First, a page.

It makes me sad to think of all the wonderful things that guy could've produced if he hadn't been repeatedly treated as a worthless cog in a conscienceless machine, if he hadn't had so much of that enthusiasm and optimism repeatedly kicked out of him by short-sighted bureaucrats who can't see that you can get more out of someone by treating them with respect and consideration than you can by beating them like a mule.

Duy said...

Whoa, lots to respond to. Let me see what I can do.

Waps: I was actually not happy with the Courtyard, but I think I'm just not a fan of Lovecraft. I certainly don't have problems with it technically.

While I think DC is a huge part of the problem, I think an even larger part of the problem is the fans who are demanding it and disrespecting creators. DC, after all, is just looking to maximize profit, and if there's demand for this crap (not to mention that there are clearly people who would buy this stuff even if they hate it), then, speaking from a business sense, why shouldn't they do it? Then Moore turns them down and you have the fans - the FANS - who bitch about it.

Look, Morrison did wonderful work with All-Star Superman, and I think Geoff Johns and Gary Frank's run on Superman has been the best Superman has been in years- which DC then promptly spit away with editorial mandates regarding all the New Krypton crap that lasted for over a year and ended with EVERYTHING GOING BACK TO NORMAL ANYWAY. Why couldn't you just tell good, self-contained stories that people obviously want to tell with earnestness?

It's not just DC too; I'm so event-exhausted between Final Crisis and Secret Invasion and Civil War and everything else that doesn't stand on its own and you need to buy all the crap the companies are putting out to keep up with it! The best superhero comics that come out month after month are self-contained and focus on telling the best stories they can and not just about doing all these ridiculous "EVERYTHING CHANGES NOW!" bullcrap. Wonder Woman's costume? No one buys it! I was 12 when Superman died and people said he'd be replaced by one of the four Supermen, and I didn't buy it! They broke Batman's back and said Azrael was permanent, and I didn't buy it! BAH!

Allyson: I honestly think that these fans who complain about Moore completely don't get his position. He's writing what HE wants to write, not what THEY want him to write. So they bash him and hate on him, because they simply don't get it.

Pol: I think we can still see that genuine enthusiasm and optimism in interviews now so long as he's not talking about DC or Marvel. Dodgem Logic has such a huge sense of fun being had and he's clearly having a ball, but whenever he gets interviewed, everyone asks him the same damn questions all the goddamn time.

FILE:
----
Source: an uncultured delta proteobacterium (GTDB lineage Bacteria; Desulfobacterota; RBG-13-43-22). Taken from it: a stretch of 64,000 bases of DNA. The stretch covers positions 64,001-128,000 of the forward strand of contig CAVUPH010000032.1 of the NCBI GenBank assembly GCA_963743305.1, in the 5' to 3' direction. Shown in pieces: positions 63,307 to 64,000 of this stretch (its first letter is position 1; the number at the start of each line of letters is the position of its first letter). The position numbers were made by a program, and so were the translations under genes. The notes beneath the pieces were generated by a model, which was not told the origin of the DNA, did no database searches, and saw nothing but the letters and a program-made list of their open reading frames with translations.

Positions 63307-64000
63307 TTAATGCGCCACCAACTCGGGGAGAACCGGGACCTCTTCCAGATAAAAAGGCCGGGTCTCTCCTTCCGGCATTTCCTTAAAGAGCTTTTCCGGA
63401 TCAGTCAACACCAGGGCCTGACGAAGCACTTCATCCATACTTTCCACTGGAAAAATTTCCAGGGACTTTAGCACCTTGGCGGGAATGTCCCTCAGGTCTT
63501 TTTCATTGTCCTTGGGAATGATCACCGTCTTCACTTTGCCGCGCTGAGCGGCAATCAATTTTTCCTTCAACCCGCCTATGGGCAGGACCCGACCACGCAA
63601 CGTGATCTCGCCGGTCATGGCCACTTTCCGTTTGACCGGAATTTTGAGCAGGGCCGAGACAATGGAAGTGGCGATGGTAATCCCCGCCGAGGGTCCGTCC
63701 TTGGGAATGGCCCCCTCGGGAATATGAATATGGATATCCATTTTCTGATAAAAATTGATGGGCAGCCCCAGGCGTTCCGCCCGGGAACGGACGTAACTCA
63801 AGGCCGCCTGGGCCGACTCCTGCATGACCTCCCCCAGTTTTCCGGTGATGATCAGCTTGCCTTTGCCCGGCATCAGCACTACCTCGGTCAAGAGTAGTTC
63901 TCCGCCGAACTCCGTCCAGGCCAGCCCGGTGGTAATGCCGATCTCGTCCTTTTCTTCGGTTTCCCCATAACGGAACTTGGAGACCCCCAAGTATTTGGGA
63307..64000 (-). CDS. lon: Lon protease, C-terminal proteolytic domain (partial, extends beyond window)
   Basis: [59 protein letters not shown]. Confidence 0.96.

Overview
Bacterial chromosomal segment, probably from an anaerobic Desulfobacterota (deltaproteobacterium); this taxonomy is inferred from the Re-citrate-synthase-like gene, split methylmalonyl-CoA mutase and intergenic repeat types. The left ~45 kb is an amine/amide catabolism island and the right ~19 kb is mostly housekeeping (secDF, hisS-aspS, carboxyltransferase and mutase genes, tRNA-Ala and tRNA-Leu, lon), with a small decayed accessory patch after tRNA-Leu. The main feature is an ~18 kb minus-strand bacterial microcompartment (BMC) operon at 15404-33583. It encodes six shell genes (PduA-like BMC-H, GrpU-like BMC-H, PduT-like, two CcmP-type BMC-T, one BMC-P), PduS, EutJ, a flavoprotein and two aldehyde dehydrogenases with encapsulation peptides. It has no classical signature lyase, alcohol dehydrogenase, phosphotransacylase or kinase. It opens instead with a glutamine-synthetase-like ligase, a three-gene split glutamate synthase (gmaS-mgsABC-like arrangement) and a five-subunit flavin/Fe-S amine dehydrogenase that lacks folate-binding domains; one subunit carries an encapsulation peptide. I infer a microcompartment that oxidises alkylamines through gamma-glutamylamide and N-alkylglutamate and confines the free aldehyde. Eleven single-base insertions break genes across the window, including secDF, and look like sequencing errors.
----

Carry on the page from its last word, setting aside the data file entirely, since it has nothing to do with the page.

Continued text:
I can't even imagine how well a bunch of Moore's books would have sold if DC bothered advertising them properly.

Miguel Rosa said...

Loved yours and Pol's defense of Alan Moore. I too am disturbed by the selfish way fans (and fellow creators) treat creators. Moore some months ago addressed the disparity between the values espoused by superheroes and the actual values of the people in the industry:

"And one of the things that strikes me most about superheroes as they currently stand, is that these are heroes, as the term implies. These are people who stand unflinchingly against tyrants and oppressors, who protect and support the underdog, who are fearless and noble in everything that they do. I’m starting to feel that the most significant part of the superhero makeup is that part which is not talked about, the fact that these triumphant paragons are being created by an industry of people who are frightened to ask for a raise, the rights to their work, and, especially after seeing what happened to Gardner Fox and the others, to form a union.

This is why I split from the comics industry. The way it had handled The Black Dossier certainly propelled me into other directions away from comics, to the point where the League is my only expression in the comics field and is likely to remain to so for the foreseeable future. When that happened, the nearest we got to supportive comments from the rest of the industry was along the lines of useful advice like, “Don’t bite the hand that feeds you.” I’m not expecting the writers and artists of the industry to go out and struggle with Galactus, should he turn up suddenly and threaten to eat the world. Of course I’m not. I’m just asking them to show a little bit of ordinary human courage. I think that if they had done that, then the industry would probably not be in the state that it is."

http://www.wired.com/underwire/2011/07/alan-moore-league-1969/

As always, he's incisive and speaks about what others fear to discuss.